42. 42.
    Fredrikson GN, et al. (2003) Identification of immune responses against aldehyde-modified pep-tide sequences in apoB associated with cardiovascular disease. Arterioscler. Thromb. Vasc. Biol. 23:872–8.CrossRefGoogle Scholar
  43. 43.
    Lahoute C, Herbin O, Mallat Z, Tedgui A. (2011) Adaptive immunity in atherosclerosis: mechanisms and future therapeutic targets. Nat. Rev. Cardiol. 8:348–58.CrossRefGoogle Scholar
  44. 44.
    Newton-Nash DK, Newman PJ. (1999) A new role for platelet-endothelial cell adhesion mole-cule-1 (CD31): inhibition of TCR-mediated signal transduction. J. Immunol. 163:682–8.PubMedGoogle Scholar
  45. 45.
    Clement M, et al. (2015) Upholding the T cell immune-regulatory function of CD31 inhibits the formation of T/B immunological synapses in vitro and attenuates the development of experimental autoimmune arthritis in vivo. J. Autoimmun. 56:23–33.CrossRefGoogle Scholar
  46. 46.
    Clement M, et al. (2014) CD31 is a key coinhibitory receptor in the development of immunogenic dendritic cells. Proc. Natl. Acad. Sci. U. S. A. 111:E1101–10.CrossRefGoogle Scholar
  47. 47.
    Caligiuri G, et al. (2006) Reduced immunoregulatory CD31+ T cells in patients with atherosclerotic abdominal aortic aneurysm. Arterioscler. Thromb. Vasc. Biol. 26:618–23.CrossRefGoogle Scholar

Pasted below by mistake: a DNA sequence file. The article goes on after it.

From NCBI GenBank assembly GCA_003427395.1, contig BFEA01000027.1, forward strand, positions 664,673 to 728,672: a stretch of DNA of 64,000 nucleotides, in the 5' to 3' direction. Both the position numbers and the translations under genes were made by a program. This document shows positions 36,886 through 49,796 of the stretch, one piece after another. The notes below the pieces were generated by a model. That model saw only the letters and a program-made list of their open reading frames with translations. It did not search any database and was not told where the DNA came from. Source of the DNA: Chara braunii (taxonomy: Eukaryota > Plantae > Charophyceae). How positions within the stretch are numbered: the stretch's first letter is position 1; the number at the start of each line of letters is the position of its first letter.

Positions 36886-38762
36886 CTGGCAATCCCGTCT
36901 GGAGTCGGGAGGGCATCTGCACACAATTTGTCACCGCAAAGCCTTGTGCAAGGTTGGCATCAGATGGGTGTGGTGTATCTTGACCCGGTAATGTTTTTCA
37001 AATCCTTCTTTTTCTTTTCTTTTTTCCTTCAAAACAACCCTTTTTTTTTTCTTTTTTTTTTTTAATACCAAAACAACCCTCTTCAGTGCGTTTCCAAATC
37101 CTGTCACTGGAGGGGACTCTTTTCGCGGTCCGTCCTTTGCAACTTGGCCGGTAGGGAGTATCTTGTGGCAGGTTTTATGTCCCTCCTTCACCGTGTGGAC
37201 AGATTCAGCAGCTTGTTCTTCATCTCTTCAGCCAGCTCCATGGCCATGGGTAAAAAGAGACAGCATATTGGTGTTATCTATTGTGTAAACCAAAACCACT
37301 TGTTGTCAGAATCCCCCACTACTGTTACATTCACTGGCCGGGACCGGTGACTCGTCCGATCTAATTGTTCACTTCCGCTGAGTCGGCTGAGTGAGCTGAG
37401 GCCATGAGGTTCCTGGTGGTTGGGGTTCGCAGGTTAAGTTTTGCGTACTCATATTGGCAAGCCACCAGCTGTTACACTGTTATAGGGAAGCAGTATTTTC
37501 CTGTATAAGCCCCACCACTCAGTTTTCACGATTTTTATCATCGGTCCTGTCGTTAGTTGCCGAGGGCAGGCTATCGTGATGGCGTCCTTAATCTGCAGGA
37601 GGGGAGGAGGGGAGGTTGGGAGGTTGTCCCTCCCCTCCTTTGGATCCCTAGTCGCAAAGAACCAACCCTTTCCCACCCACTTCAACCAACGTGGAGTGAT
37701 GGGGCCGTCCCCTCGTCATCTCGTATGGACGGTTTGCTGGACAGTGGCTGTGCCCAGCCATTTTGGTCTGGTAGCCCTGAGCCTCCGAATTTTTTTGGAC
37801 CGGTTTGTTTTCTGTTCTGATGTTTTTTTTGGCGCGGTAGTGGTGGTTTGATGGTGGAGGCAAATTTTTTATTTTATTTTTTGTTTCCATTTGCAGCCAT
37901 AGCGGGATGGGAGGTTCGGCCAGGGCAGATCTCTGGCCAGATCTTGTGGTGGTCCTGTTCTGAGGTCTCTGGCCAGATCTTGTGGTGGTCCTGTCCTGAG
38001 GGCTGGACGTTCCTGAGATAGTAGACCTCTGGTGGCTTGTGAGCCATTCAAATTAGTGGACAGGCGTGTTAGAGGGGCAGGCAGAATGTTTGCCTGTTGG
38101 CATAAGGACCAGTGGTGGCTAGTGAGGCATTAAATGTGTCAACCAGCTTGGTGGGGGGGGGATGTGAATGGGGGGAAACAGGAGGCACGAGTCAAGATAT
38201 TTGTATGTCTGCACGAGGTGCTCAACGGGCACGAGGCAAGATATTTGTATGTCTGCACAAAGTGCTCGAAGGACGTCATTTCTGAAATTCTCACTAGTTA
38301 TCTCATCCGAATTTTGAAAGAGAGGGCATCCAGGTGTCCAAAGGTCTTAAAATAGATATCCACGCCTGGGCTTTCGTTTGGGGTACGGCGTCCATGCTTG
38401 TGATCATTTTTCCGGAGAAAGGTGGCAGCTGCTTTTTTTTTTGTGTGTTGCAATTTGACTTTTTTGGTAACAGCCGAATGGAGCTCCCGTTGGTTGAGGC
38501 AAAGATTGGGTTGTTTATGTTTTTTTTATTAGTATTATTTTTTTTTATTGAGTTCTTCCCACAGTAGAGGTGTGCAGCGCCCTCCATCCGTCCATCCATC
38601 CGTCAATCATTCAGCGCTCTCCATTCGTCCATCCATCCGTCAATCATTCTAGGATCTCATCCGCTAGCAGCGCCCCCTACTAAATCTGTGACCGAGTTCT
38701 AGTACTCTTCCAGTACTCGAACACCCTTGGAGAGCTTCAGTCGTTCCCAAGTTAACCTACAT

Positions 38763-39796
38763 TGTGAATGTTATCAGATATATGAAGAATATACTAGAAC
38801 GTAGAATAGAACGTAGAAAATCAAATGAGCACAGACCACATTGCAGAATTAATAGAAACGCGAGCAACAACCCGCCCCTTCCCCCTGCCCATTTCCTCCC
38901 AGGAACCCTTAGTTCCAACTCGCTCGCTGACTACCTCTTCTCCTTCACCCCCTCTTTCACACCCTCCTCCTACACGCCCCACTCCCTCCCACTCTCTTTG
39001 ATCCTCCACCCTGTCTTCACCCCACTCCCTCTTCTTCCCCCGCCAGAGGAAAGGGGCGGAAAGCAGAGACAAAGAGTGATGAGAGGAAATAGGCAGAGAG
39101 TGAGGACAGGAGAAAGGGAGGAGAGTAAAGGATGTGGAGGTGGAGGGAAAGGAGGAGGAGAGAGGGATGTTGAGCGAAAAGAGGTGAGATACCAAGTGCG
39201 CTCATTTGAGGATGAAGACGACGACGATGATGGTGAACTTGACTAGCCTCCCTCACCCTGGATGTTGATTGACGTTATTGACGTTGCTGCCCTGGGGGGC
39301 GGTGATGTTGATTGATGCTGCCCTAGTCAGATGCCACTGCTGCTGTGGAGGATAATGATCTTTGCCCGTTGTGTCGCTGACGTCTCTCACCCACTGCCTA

48. 48.
    Groyer E, et al. (2007) Atheroprotective effect of CD31 receptor globulin through enrichment of circulating regulatory T-cells. J. Am. Coll. Cardiol. 50:344–50.CrossRefGoogle Scholar
  49. 49.
    Fornasa G, et al. (2012) A CD31-derived peptide prevents angiotensin II-induced atherosclerosis progression and aneurysm formation. Cardiovasc. Res. 94:30–7.CrossRefGoogle Scholar

Copyright information

© The Author(s) 2014

Open Access This article is licensed under a Creative Commons Attribution-NonCommercial-NoDerivatives 4.0 International License, which permits any non-commercial use, sharing, distribution and reproduction in any medium or format, as long as you give appropriate credit to the original author(s) and the source, and provide a link to the Creative Commons license. You do not have permission under this license to share adapted material derived from this article or parts of it.

The images or other third party material in this article are included in the article’s Creative Commons license, unless indicated otherwise in a credit line to the material. If material is not included in the article’s Creative Commons license and your intended use is not permitted by statutory regulation or exceeds the permitted use, you will need to obtain permission directly from the copyright holder.

To view a copy of this license, visit (http://creativecommons.org/licenses/by-nc-nd/4.0/)

Authors and Affiliations

  • Marie Le Borgne
    • 1
    • 2
    • 3
  • Giuseppina Caligiuri
    • 1
    • 2
    • 3
  • Antonino Nicoletti
    • 1
    • 2
    • 3
  1. 1.Unité 1148Institut National de la Santé et de la Recherche Médicale (INSERM), Hôpital Xavier BichatParisFrance
  2. 2.Université Paris Diderot, Sorbonne Paris CitéParisFrance
  3. 3.Département Hospitalo-Universitaire DHU FIREParisFrance

Personalised recommendations